I’ve been quiet on the newsletter front. Really I haven’t known what to say at a time that every unthinking focus on deliciousness makes me flinch. I wrote an essay right after the election but didn’t know if it was “appropriate” to share. All these months later I still find it hard to focus on purely foodie centered stories and my twitter feed is like a whiplash between difficult social issues and yay, ice cream! (Not that there’s anything wrong with ice cream). So in order to move on I’m sharing that essay I’ve kept on ice until now.
For a month after the election I slogged through each day with my new companions nausea, heartache and an all-encompassing sense of physical grief. This intense mourning shared with friends, colleagues and total strangers had me wondering why. Not why the outcome of the election, but why the reaction was so deep, so utterly personal.
I never thought of myself as a patriotic person. Patriotism in my mother’s circle had more than a whiff of nationalism that led to deep pain before during and after WWII. So flag waving and pins or saluting a leader weren’t our way of expressing belonging. Our way was acceptance and assimilation to the ideals of America, a loving and respectful embrace of an idea greater than any single one of us. The progressive dream I grew up with was one of a place of safety and care for all combined with the capitalist impulse to thrive through one’s talents and the (now considered socialist) need to share when one could with those in need which was possible by not spending on frivolous purchases.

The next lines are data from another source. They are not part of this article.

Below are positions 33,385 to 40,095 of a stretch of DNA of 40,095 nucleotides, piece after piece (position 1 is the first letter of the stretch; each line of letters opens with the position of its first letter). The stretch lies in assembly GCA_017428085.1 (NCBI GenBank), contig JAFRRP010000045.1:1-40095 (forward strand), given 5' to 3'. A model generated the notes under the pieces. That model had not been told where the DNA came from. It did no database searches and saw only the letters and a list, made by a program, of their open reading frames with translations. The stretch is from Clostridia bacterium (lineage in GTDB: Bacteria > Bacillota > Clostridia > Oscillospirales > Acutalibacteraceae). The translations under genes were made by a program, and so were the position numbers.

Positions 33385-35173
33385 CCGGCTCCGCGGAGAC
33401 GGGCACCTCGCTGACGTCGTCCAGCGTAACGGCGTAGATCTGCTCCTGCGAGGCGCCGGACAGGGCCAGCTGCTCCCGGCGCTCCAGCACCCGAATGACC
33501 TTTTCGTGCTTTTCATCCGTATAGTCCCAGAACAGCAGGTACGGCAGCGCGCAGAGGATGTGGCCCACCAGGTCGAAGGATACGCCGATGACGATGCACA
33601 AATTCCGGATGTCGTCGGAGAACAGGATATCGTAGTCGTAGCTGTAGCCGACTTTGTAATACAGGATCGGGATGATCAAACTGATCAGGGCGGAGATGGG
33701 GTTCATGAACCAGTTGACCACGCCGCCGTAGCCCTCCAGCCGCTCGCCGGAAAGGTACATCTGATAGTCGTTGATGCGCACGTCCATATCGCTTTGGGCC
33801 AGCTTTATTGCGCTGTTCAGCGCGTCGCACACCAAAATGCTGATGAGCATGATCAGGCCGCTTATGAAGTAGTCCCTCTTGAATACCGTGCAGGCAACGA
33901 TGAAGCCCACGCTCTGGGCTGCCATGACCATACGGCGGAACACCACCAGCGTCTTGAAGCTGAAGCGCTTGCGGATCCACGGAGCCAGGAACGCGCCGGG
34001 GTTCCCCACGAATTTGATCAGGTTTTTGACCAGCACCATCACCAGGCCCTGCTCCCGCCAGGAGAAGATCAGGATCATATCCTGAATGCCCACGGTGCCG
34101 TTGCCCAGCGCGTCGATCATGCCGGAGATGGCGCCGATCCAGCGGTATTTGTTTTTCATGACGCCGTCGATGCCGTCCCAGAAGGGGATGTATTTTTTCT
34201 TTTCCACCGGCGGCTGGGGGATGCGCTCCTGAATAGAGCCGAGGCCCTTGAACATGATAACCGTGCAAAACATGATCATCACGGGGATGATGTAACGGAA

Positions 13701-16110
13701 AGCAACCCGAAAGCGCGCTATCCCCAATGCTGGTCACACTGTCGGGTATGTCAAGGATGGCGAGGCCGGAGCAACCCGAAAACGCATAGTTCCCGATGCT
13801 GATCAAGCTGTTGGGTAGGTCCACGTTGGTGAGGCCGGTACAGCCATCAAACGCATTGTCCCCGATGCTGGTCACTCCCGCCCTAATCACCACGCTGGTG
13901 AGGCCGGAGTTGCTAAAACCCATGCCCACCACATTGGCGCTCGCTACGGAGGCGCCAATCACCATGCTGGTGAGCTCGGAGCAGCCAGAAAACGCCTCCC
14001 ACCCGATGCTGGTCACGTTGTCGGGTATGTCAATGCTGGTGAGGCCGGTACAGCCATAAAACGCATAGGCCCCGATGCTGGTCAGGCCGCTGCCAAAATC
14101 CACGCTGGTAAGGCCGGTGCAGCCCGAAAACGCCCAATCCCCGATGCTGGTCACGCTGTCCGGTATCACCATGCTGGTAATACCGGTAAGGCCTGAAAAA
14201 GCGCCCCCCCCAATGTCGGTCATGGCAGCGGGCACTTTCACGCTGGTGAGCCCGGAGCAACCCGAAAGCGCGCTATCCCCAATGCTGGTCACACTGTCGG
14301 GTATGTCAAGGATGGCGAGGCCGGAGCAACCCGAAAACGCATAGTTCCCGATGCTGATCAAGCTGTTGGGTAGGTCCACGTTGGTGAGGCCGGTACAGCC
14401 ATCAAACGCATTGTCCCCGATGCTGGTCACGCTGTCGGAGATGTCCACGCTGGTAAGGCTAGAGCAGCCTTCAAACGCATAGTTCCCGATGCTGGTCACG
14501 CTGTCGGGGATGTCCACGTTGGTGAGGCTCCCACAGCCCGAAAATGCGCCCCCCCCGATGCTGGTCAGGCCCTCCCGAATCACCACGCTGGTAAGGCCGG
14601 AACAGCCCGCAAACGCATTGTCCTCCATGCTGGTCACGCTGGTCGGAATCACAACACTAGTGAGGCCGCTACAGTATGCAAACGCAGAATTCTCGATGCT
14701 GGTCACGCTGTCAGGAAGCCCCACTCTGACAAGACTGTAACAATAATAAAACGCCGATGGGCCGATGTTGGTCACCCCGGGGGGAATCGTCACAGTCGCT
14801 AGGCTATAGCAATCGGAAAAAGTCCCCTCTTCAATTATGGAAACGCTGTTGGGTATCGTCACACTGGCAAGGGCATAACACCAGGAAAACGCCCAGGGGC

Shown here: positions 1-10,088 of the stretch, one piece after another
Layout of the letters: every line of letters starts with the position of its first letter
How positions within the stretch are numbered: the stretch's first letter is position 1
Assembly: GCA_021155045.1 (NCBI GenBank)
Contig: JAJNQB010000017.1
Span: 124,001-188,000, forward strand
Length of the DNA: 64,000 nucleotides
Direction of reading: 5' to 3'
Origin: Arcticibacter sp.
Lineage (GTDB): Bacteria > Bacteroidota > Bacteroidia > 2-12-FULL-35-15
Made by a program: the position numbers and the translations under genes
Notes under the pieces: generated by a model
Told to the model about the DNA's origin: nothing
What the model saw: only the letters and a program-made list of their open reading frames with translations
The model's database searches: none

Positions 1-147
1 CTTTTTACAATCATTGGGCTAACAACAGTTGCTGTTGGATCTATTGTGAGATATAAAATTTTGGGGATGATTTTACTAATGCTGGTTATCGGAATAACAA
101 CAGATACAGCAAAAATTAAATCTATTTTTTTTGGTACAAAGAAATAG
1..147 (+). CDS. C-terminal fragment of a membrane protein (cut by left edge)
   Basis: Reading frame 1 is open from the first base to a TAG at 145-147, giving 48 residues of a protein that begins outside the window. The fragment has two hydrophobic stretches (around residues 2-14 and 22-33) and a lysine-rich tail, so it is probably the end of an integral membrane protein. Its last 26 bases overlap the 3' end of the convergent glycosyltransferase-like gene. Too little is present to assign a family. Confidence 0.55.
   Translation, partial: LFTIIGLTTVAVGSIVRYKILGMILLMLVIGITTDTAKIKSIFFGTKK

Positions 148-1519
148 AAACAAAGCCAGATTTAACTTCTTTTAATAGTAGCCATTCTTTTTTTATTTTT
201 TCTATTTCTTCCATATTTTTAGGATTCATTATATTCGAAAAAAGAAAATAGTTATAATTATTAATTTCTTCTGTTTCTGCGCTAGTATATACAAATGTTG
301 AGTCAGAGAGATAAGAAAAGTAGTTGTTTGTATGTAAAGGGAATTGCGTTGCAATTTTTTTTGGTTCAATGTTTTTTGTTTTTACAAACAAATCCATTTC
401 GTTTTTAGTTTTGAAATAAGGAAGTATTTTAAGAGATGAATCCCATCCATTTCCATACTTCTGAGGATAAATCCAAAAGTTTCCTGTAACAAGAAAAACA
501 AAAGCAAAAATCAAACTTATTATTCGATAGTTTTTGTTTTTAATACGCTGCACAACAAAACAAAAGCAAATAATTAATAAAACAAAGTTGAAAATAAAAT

My “people”, Jews from what is now Belarus, formerly the Pale of Settlement came here a scant hundred years ago running from brutalization and fear. They came as refugee immigrants nearly always come, in limbo between a home that no longer exists and a future yet to be conceived. But there were dreams. The dreams intertwined with the ideals of America. That constitution so unusual in its reach. The opportunity to shuck off a suit of victimhood and marginalization and button up what it meant to be an American. (An extraordinary opportunity afforded by white privilege) Work hard, earn to make your family secure. Give back and understand that all communities are a reflection of your community and you should be a reflection of theirs. Protect the natural beauty of the country because it is unique and un-recreate-able. Agree that not every single thing needs to be for sale. Revel in the opportunities afforded by free or nearly free education.
I’m an American, a Californian, an Angelena raised in a blue collar Los Feliz/Silver Lake of the fifties and sixties that was a model of racial, cultural, religious and economic diversity The reason I feel so sick? My America, the one that felt like maybe the dream was getting closer, was mugged. So I was mugged. It turns out I’ve been patriotic all along.
Fear of what may lie ahead is frightening for many. But I am hoping for one thing. That finally foodies and food justice advocates bridge the divide. I hope those obsessed with the new, the hip, the delicious will also become obsessed with food and economic justice because we can’t solve the problem of hunger and a degraded planet in isolation. We are children of the earth’s soil, literally. We survive through what is grown in it and we drink from a finite amount of water that circulates through it. If you love all that food is and you want more people to have enough of it, learn to fight for it.